water memory

Winter again. My blood and skin had begun to thicken and numb. I felt the need for my body to move because so much about my life had become static. I needed to feel alive, to feel as though there were something beyond the walls, beyond every few hours changing diapers and nursing an infant who showed little sign of any significant development except that he’d sometimes smile and laugh at funny sounds.

It was the same every time I tried. I’d arrive at the pool before the others hoping to find the tiny faculty locker room empty and to snag a free lane. Between tall mirrors I’d examine a changed body, once again ordinary but for a ropey red scar that had replaced my gravid belly. As I’d pad past on the deck I’d feel faces peering up at me from the pool. For a minute, I’d stand at the end of my lane taking it all in: the sharp stink of chlorine, the grayish light, the hard echo of voices against tile. I’d dive in letting the cool wet cocoon me from fingertips to feet. My second home of sorts, the pool was a familiar place void of surprises, only the expected slosh of water cresting over my shoulders. My blood began to move under the drag of a loose suit which had been stretched by my pregnant body or perhaps had simply lost its elasticity from sitting too long unused in the bottom of a bag. By the second or third lap my skin would adapt to the tepid water so that I could lose myself in it. As I flipped and churned, my water memory recalled swimming pregnant, when one day things were ripe and fine and the next, an unrecognizable mess. I’d slither along sadly, thinking about Calvin still wondering what it was that I might have done to have gotten into this fix. Sobs caused me to stop and gasp for breath. Impossible to carry on, I’d struggle to the wall, wrestle my way onto the deck then steal away to the showers where, for half an hour, I’d douse myself with water as hot as I could stand—if I could stand—and hope no one would hear.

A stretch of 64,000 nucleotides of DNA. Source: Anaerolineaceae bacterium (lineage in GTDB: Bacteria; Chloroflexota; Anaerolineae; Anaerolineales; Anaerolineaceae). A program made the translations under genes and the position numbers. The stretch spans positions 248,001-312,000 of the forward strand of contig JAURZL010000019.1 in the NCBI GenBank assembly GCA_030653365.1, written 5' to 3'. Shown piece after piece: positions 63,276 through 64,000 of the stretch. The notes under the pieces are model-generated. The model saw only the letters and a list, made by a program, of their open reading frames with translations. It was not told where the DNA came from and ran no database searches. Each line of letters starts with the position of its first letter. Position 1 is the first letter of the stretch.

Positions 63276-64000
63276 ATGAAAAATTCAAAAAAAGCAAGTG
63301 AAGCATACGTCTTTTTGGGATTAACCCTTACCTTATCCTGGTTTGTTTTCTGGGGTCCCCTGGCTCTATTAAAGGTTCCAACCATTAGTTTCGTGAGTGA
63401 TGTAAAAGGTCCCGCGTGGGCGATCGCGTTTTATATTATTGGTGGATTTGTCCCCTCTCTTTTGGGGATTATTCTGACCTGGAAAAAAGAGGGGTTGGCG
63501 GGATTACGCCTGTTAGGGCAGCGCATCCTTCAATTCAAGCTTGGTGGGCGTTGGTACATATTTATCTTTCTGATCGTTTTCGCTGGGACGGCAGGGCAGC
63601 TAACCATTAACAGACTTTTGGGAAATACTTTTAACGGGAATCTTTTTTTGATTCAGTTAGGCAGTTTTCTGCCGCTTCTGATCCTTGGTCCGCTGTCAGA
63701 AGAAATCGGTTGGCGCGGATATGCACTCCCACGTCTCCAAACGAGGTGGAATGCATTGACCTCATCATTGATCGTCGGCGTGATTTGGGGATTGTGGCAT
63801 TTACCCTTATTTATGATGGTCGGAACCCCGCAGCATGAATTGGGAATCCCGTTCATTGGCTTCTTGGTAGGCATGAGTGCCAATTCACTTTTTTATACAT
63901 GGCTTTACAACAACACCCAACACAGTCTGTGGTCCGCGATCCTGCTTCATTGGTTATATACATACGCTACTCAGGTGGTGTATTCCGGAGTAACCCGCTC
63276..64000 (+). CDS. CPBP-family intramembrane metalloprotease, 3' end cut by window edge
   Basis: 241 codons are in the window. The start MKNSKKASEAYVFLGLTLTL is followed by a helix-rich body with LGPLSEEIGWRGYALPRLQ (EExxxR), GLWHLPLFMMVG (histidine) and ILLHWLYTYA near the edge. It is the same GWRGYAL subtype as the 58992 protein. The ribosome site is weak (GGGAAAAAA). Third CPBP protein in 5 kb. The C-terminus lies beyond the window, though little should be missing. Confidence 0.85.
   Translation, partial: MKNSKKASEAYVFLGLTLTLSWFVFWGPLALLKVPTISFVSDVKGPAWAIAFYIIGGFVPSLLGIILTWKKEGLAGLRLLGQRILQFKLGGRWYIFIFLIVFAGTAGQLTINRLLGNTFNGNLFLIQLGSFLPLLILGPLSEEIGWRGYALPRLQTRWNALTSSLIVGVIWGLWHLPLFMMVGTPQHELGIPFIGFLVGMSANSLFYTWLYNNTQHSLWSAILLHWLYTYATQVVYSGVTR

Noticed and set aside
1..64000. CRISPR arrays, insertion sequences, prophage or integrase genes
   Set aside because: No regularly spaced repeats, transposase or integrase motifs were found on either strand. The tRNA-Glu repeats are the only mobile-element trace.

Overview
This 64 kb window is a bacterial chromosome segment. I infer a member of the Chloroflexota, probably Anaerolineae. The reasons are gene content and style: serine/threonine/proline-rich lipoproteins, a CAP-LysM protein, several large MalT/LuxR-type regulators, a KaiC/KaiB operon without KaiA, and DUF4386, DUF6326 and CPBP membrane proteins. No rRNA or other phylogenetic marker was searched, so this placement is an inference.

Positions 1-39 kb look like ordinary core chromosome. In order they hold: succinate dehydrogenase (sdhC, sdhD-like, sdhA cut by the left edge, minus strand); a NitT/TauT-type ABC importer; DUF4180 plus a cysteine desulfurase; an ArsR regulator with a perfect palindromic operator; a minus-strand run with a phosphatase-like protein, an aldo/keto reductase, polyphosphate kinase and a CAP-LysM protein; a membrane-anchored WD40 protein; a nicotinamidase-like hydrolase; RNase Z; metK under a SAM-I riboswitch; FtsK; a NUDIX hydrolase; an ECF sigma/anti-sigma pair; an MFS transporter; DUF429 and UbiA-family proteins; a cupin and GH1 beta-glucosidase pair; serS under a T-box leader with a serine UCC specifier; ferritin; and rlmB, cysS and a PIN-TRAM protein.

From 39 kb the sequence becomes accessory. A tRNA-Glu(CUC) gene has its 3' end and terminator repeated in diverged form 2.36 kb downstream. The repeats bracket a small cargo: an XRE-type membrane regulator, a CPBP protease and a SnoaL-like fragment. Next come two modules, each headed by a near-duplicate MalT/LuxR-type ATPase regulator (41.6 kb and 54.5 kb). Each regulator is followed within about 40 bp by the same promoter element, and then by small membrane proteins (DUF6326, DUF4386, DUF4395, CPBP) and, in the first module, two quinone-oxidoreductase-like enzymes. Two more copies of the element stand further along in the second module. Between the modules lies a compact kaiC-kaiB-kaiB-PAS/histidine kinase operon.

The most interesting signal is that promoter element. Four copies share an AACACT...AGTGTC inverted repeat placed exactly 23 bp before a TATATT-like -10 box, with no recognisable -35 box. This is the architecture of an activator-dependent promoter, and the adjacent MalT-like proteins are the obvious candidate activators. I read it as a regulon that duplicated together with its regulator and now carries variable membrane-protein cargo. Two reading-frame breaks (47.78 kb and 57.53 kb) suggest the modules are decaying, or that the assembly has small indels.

Every few months I got back into the pool and tried to make it stick, but the sense of loss was the only thing that stuck, like a record skipping in place carving a deeper groove with each revolution. The thing I had lost was something I’d never truly had: a healthy baby. But I’d also lost the promise of what parenthood might bring: joy, happiness, hope for a bright future full of endless possibility. It was becoming clear that I’d lost the chance of hearing my child speak, telling me what hurts or that he loves me, of seeing him learn to read and write or to cut snowflakes out of paper, or to run and swim and climb trees. I’d never watch him ride a bicycle, catch a fish, sing in a choir, draw a stick-figure family next to a square house with a red door and chimney, or throw a ball, sit on the porch talking with his dad about the world, roast a marshmallow, blow out a birthday candle, hold hands with a sweetheart, wish on a falling star, make music or kiss me goodnight. I’d lost the chance to see my boy play a sport, go off to college, travel the world, find an apartment, perhaps get married and have kids of his own, our grandchildren, on whom we'd dote.

When Calvin was born he’d flicked the first domino in an endless maze of ivory tiles branching off in every ruinous direction, each one representing a lost hope, each one striking the next striking the next striking the next, each one impossible to catch before it topples into another.

—Excerpt from a work in progress

Photo by Michael Kolster


  1. That's some powerful writing there. I'm waiting for more with baited breath.

    1. thanks, eee. i've got a wayz to go. on chapter seven out of at least twice that many, i think. slowly but surely. lets catch up. xoxoox

    2. It's moving writing, and I especially responded to the dominoes. Keep up the work on your memoir...it will be worth it--to you, to all of us.